Comments Off on Sowore and Dansuki’s release: You don’t have the constitutional powers to release anyone on compassionate grounds, Femi Falana hits back at Malalmi
Reacting to the a statement credited to the Attorney General and Minister of Justice Abubakar Malami, human right lawyer Femi Falana says that the Attorney General doesn’t posses the constitutional power to release anyone on campassionate grounds.
Abubakar Malalmi had said that Omoyele Sowore the convener of #Revolutionnow protest and Sambo Dansuki former National Security Adviser were released on compassionate ground.
“The only reasons for the release of Omoyele Sowore and Sambo Dasuki revolved around our commitment to the rule of law, obedience to court orders and compassionate grounds,” Malami had said.
In an open letter addressed to the attorney general Abubakar Malami, Falana stated that it is only Presidents and state governors that are constitutionally mandated to release anyone on compassionate grounds, while demanding that Dansuki and Sowore deserves an apology.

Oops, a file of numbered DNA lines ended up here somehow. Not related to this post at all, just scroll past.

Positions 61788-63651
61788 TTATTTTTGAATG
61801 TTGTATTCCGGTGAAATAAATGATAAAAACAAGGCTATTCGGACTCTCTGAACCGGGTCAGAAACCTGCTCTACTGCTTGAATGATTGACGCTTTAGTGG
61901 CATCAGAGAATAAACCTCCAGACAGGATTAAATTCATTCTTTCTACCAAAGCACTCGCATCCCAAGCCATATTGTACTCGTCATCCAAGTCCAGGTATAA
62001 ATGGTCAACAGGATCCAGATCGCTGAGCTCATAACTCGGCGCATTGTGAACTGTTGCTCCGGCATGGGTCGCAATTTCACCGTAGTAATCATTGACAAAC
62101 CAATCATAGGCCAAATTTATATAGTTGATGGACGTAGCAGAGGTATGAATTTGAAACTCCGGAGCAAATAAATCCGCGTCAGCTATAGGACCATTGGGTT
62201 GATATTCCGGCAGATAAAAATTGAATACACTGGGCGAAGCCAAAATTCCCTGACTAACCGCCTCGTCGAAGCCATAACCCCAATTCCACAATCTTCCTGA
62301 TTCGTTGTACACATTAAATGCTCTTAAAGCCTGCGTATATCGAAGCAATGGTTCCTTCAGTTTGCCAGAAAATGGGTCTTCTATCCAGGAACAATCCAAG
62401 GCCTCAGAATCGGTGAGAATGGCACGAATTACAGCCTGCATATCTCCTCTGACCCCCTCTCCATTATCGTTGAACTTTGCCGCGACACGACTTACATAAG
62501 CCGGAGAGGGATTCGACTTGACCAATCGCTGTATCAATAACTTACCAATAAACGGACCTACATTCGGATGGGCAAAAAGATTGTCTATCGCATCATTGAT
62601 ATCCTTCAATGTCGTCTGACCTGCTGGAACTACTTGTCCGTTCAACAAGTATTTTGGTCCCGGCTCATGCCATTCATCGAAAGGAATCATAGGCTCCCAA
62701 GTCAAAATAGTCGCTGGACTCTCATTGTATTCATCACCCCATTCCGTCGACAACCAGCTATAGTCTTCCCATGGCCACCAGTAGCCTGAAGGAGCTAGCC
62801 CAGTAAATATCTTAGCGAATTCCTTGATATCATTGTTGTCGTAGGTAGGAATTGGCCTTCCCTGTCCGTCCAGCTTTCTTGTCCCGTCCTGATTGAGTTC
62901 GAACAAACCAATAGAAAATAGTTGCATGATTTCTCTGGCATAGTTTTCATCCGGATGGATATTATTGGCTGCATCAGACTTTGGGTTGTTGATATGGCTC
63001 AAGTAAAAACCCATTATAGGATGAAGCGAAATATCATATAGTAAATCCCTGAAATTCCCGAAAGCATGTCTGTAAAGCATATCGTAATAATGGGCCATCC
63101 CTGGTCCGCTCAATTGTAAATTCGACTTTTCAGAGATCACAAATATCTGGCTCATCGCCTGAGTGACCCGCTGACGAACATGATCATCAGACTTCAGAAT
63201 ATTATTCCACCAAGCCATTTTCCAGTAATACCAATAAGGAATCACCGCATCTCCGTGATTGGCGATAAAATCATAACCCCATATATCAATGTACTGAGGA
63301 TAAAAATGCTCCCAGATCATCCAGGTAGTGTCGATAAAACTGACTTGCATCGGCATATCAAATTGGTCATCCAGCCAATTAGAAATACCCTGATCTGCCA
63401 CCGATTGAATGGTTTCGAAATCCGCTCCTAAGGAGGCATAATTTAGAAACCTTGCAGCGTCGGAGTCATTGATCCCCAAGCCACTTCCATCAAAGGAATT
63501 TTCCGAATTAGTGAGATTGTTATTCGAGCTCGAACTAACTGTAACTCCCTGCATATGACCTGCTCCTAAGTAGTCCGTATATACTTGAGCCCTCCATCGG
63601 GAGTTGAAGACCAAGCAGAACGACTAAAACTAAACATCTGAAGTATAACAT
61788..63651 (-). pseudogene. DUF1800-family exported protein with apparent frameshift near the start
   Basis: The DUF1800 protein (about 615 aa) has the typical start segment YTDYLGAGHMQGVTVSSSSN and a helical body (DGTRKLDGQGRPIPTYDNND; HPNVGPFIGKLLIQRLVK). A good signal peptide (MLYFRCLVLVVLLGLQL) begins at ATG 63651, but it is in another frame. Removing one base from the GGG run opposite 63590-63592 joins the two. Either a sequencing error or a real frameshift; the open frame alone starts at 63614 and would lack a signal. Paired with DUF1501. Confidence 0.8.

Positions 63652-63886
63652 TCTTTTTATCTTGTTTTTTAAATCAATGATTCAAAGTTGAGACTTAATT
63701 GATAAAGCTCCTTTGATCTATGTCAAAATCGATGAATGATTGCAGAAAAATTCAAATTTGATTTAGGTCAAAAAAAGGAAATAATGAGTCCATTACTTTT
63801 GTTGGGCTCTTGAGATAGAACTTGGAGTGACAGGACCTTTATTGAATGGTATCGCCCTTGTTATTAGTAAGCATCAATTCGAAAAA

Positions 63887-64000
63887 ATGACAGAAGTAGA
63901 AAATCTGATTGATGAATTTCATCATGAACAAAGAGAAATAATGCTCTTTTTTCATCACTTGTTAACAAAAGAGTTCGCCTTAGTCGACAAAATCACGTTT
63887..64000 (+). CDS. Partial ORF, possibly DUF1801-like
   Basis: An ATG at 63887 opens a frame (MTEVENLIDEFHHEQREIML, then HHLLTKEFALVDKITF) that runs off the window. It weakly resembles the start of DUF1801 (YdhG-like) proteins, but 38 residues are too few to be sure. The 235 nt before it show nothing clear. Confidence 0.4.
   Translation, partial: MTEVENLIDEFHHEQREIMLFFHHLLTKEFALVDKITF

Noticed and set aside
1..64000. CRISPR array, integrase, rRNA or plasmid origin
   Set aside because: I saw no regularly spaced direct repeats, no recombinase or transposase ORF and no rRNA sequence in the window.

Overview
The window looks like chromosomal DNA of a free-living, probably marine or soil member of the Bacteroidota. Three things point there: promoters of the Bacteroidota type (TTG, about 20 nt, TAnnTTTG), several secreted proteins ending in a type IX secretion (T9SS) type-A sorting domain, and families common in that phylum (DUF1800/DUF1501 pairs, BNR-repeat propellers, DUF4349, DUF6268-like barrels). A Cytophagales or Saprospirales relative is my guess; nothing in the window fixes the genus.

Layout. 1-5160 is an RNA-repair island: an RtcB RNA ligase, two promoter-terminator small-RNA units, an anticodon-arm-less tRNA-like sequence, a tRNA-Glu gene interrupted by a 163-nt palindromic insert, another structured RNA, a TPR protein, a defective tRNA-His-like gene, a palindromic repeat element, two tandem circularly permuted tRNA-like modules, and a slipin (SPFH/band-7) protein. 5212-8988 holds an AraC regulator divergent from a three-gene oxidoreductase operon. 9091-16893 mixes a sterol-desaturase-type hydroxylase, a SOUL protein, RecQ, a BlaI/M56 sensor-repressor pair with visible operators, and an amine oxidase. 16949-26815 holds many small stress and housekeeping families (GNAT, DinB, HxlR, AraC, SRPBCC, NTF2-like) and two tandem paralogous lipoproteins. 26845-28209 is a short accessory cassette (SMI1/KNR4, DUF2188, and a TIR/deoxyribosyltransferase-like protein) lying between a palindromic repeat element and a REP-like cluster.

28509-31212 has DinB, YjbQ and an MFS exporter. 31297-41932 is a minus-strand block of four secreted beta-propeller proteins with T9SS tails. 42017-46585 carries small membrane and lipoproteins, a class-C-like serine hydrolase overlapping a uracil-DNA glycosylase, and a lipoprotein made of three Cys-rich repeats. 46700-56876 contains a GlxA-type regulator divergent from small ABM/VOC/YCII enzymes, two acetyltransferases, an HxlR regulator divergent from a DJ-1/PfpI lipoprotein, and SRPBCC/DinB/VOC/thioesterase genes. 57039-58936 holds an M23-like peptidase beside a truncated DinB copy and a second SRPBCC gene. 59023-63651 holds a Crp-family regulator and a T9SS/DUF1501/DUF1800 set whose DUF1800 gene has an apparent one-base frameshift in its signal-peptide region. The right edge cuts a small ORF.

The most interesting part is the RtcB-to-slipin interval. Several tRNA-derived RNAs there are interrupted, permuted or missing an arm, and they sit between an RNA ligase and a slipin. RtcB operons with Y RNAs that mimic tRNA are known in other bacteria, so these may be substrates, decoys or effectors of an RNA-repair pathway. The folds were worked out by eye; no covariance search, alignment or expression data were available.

“It is trite law that once a trial court has granted bail to any person standing trial for any offence whatsoever and the bail conditions have been met the detaining authority shall release the person from custody without any further ado,” he said.
“In other words, the refusal to release a defendant who has been admitted to bail by a trial judge is tantamount to contempt of court. Hence, before Sowore’s release, we had filed Forms 48 and 49 for the committal of the Director-General of the State Security Service to prison for contempt of court.”
“The government is not permitted to refuse to comply with the order of bail under the pretext of defending the security of the nation. Even under the defunct military dictatorship, detaining authorities were not authorized to incarcerate any person for “security reasons” in defiance of court orders.
“With respect, the federal government has itself to blame for the needless controversy that has trailed the release of the duo. But having belatedly deemed it fit to review your position and advise the federal government in line with the tenets of the rule of law you ought to have apologised to both Sowore and Dasuki.
“That is what is expected of you in accordance with section 32 (6) of the 1999 Constitution. It is not an occasion for grandstanding or an arrogant display of power.”